24th Oct2014

‘Video Games: The Movie’ Review

by Dan Clark

Video-Games-The-Movie

Video Games: The Movie attempts to be the definitive documentary on this history of video games. With mountains of information and insight from fans, video game designers, and notable figures in the industry it goes deep into what video games where and what they are now. The issue is the topic is treated with such a light approach it comes off as a campaign ad for video games—one absent of criticism or captivating exploration.  Video Games: The Movie certainly knows how to sell its product. The issue is the only people it’s selling to are already buying.

Showing it stance right from the start, director Jeremy Snead displays some gumption by opening with a quote from Gandhi. ““A small body of determined spirits fired by an unquenchable faith in their mission can alter the course of history.” Being cliche aside, it is clear Video Games: The Movie shows no qualms placing video games among the highest art forms. Snead certainty gives enough information to make that case as he dives right in to fully explore the timeline of video games ride to dominance.

The issue becomes how the information is presented. Some rather sophomoric editing lead it to be frustratingly repetitive.  It was as if Snead took a multitude of separate vignettes and haphazardly threw them together. You will have a fifteen minute segment that discusses how the technology aspect of games has improved throughout time, and after that complete history it will move onto another subject like socialization or public perception. Each section is highlighted by the same timeline graphic as we go from the earliest stages until now. Never are the subjects distinctive enough to indicate they needed to be separated. Instead it was like watching a different version of the same movie over and over again.

Suddenly there will be an over five minute montage of video game footage and voice over from Sean Astin summing up everything that happened prior. What feels like the conclusions is actually a random deviation as we rapidly shift to another subject entirely. It’s like being at a speech you desperately want to get out of when you suddenly hear those glorious words, “In conclusion”. Except those words are spoken way too soon as there is still another  forty-five mind numbing minutes left.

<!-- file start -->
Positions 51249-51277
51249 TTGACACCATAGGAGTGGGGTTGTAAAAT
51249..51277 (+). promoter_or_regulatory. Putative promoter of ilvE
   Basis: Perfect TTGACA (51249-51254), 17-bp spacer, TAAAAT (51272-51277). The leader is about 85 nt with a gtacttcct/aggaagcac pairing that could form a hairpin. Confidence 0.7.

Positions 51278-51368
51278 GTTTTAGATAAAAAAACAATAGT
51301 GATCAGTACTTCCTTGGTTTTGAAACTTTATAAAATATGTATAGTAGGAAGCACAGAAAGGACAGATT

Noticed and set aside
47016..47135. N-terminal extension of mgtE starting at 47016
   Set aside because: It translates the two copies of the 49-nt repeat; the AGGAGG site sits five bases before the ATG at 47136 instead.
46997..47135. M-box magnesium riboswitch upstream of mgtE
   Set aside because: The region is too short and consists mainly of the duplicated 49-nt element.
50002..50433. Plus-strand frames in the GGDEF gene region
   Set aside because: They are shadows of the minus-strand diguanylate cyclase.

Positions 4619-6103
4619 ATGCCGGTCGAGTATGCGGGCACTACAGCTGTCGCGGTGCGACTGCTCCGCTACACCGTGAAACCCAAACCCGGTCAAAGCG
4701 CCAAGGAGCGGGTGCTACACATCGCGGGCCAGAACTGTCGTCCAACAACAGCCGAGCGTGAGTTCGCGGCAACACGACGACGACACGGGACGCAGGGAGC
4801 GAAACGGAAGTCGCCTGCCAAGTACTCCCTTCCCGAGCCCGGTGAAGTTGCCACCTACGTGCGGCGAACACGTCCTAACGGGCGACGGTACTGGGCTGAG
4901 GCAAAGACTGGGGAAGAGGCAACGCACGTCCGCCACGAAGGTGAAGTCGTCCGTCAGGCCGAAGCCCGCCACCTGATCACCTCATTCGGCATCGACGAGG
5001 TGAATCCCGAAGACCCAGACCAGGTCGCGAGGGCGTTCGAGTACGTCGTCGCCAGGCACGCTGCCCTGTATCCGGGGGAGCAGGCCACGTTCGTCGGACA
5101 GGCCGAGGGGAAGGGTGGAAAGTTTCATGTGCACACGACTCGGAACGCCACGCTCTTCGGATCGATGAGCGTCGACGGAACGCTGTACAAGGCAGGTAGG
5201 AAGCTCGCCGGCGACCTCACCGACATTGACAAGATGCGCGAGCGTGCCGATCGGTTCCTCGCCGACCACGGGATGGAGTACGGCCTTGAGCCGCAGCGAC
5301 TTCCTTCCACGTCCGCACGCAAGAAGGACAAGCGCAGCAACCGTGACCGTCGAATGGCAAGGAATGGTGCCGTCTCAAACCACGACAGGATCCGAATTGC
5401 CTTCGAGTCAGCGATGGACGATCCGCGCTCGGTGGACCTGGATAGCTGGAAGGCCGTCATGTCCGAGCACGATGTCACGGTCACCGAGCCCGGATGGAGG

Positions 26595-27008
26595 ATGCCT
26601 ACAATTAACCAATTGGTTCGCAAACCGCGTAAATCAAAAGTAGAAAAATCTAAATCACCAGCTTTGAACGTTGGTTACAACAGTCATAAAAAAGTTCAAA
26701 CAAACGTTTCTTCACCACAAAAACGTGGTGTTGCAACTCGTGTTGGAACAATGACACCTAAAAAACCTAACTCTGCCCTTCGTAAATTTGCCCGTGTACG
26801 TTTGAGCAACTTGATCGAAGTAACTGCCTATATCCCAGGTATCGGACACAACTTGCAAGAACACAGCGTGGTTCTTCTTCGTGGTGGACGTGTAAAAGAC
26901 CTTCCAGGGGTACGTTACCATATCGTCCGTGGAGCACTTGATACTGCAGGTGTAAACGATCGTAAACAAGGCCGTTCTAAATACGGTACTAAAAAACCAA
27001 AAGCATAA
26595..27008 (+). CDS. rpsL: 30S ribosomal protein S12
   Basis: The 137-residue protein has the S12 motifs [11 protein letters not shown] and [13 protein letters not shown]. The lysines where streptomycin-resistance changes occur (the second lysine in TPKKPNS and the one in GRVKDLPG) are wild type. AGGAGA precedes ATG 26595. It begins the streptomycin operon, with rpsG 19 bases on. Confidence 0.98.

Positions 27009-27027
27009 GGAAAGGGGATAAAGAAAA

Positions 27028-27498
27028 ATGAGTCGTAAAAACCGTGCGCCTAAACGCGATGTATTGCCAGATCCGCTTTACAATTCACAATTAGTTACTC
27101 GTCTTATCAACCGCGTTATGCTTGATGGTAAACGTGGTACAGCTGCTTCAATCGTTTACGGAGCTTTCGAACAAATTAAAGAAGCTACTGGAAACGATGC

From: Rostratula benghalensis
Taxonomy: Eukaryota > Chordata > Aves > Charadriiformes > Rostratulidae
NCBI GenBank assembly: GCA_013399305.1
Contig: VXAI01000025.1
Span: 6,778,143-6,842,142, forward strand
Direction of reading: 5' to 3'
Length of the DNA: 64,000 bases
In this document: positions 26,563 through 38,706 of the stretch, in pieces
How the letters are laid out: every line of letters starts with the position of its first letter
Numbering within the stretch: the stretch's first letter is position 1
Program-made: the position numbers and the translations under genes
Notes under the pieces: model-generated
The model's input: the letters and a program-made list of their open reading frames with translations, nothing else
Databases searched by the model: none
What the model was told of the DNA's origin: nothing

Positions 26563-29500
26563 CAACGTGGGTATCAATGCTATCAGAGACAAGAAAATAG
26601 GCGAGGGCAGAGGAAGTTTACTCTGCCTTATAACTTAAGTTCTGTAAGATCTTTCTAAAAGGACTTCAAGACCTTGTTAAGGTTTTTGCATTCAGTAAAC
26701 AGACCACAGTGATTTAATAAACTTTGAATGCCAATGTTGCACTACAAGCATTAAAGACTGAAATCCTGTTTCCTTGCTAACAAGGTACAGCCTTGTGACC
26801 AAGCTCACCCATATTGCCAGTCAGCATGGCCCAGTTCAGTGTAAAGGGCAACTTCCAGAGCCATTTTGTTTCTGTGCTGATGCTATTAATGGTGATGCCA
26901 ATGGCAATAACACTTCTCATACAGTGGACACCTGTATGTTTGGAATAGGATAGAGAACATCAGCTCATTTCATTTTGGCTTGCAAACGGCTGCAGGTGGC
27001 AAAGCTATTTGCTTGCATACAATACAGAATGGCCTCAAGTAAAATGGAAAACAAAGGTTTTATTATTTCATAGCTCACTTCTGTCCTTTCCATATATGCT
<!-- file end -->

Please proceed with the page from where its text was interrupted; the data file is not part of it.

Where Video Games: The Movie fails and other documentaries like King of Kong’s: A Fistful of Quarters, Chasing Ghosts, or Special When Lit  succeed is giving a human story to identify with. There are plenty of talking heads that add the expected remarks about their enjoyment of the medium, but those comments do very little to put video games in a context outside its own established fandom.

There was opportunity to do that, but it was never explored. People talk about how video games have changed socialization. How those with anxiety issues have used video games to overcome the impossible. How people have gained friendships and in some cases even marriages through gaming. All those stories are told to us, and never by the actual people. Simply second hand accounts that have very little impact.

When you have a documentary that feels so ‘inside baseball’ your perspective becomes lost. When more controversial topics are tackled, like how violence in video games has impacted violence in real life,  it is hard to trust what you are hearing even when you agree with what is being said. When you lose that credibility the point of discussing debatable topics becomes moot.

The major purpose of Video Games: The Movie appears to be proving that video games should be respected as art as much as movies, television, or literature. In some cases they argue the storytelling in video games has actually surpassed all other mediums. A convincing case is made for sure, but it is a case that has been well made by this point.

More importantly it is one of the least compelling cases to make. There is no drama there. There are no stakes. You might as well be making a film arguing blue is best color ever created.  For a documentary that so routinely points out the importance of a good story, it disappointingly does not provide its own.

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